What Is a Toggle?

Toggle is a small piece of wood or plastic that is pushed through a loop or hole to fasten it. The word can also refer to a function that switches between two states, such as when you toggle between screens while video chatting with two people at once. It’s often used as a verb, as in “I toggled the com to talk to air traffic control.”

In software and technology, a toggle is a switch that changes a setting from one state to another. It’s typically found in options menus and settings pages, as well as any interface that requires users to choose between two actions. The term can also refer to a physical device that changes a system’s state, like a cord lock toggle.

Toggles are generally preferred over radio buttons because they take up less screen space and have a clearer default state when untouched. Depending on the context, however, it may be more appropriate to use a checkbox instead of a toggle if the user must choose between two options.

For toggles to be effective, they must be clear and unambiguous. This is especially important on mobile devices, where users have smaller screens and less space to work with. Designers should also consider the societal and cultural implications of using particular colors to convey toggle status. For example, using red to indicate a toggle is on can be confusing for users who have color blindness or associate the colour with stop signs and traffic signals. In these cases, it’s a good idea to add clear labels next to the toggle to help clarify its state.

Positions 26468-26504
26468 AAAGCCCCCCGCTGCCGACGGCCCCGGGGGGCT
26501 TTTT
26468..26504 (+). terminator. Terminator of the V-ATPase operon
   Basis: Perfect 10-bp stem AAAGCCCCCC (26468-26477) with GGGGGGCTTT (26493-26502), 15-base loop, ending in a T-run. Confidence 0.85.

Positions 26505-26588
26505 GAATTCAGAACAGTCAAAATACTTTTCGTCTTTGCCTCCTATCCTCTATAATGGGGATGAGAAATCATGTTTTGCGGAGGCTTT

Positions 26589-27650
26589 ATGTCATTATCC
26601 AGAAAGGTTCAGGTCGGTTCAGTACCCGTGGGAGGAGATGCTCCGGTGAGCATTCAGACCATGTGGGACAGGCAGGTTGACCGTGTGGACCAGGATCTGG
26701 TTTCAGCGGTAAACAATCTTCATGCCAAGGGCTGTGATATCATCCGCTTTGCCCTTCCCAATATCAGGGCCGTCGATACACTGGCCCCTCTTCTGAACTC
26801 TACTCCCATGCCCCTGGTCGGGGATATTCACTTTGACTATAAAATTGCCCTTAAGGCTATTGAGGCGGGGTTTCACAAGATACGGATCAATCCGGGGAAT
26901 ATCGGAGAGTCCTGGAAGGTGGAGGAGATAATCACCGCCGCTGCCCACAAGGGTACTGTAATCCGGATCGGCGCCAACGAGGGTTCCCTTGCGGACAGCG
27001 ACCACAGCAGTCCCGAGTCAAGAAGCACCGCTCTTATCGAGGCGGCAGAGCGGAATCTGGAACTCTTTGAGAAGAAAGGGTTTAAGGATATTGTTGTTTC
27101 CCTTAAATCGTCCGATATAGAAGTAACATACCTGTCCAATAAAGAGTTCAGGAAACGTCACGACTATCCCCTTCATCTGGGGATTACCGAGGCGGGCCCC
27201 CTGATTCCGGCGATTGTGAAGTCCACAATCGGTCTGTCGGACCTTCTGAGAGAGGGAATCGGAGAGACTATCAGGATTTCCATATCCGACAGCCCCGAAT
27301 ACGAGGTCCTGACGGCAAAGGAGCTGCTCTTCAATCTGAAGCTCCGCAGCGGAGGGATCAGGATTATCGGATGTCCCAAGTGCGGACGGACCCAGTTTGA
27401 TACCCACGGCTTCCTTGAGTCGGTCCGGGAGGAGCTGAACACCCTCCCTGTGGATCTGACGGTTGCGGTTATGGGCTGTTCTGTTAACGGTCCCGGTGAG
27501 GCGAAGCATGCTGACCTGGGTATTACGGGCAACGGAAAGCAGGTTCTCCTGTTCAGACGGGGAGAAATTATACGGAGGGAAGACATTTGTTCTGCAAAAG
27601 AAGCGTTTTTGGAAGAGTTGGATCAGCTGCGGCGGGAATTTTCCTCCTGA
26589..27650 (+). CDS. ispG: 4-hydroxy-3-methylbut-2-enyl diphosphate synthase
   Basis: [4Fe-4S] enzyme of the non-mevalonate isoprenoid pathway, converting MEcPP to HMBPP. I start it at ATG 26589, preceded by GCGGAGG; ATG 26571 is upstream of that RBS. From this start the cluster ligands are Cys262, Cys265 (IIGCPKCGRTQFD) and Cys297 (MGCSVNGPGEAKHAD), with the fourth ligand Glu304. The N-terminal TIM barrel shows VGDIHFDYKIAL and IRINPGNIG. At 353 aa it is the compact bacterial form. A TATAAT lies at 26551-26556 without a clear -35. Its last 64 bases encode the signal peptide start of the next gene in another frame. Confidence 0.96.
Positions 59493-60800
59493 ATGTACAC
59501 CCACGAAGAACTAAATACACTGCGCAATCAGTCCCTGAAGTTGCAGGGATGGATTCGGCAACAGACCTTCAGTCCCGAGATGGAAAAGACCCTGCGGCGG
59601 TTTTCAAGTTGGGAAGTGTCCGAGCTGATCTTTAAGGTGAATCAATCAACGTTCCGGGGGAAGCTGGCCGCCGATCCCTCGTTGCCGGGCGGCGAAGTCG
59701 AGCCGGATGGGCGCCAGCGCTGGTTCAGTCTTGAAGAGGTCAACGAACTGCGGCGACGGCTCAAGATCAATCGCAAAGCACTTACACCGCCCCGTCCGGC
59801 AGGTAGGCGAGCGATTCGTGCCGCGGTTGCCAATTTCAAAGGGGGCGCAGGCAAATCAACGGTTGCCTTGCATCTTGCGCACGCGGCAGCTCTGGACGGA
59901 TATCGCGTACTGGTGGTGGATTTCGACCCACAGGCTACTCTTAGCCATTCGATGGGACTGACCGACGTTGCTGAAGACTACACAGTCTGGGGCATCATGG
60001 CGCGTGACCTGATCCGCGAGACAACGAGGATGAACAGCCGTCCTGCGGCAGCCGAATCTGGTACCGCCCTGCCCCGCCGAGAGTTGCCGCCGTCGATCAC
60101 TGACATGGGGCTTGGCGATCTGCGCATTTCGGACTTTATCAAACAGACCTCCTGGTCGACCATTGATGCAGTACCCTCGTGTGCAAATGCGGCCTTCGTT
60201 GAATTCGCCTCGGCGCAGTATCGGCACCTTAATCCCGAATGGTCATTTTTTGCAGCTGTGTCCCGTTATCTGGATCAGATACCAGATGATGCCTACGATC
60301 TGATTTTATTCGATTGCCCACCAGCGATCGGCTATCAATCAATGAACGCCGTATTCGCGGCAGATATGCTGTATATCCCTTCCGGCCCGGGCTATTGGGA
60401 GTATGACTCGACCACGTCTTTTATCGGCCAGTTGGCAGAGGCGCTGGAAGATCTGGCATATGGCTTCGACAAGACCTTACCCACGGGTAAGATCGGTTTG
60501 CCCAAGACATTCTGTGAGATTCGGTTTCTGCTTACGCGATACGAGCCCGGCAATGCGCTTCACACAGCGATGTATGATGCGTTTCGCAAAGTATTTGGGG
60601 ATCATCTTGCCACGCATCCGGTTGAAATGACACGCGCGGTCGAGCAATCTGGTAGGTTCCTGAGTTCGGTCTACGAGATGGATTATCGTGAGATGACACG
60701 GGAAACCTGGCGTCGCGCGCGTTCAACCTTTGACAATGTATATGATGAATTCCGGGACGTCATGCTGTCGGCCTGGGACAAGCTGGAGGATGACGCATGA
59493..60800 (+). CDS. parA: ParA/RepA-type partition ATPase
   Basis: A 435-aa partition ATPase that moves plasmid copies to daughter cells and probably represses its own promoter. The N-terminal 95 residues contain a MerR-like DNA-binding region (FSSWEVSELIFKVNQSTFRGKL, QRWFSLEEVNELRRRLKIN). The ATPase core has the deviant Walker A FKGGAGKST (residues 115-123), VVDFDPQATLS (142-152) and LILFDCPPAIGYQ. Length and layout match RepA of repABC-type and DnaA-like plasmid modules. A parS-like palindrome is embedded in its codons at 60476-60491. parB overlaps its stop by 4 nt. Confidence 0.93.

The last thing to consider when designing toggles is that they must be accessible for users with accessibility needs. Sadly, many designers and developers forget that their toggles might not be visible to users with visual impairments or motor disabilities. In addition to making sure the toggle is clearly marked, it’s also important to make sure that its labeling doesn’t cause confusion for these users by using high contrast colours and avoiding the use of colors that can trigger associations with other meanings (e.g. green for on and red for off).

If a toggle configuration is dynamic, the process of flipping it between states must be automated so that it can be tested and debugged in the same environment as the rest of the product. This can be a challenge, particularly in shared environments where it might not be practical to restart a process or re-deploy an artifact just to test a single toggle configuration. In these situations, it’s a good idea to implement an in-memory re-configuration feature that can be triggered by a manual override. This can be accomplished with a number of different approaches, ranging from simple comment-based hardcoding to full-blown distributed configuration systems.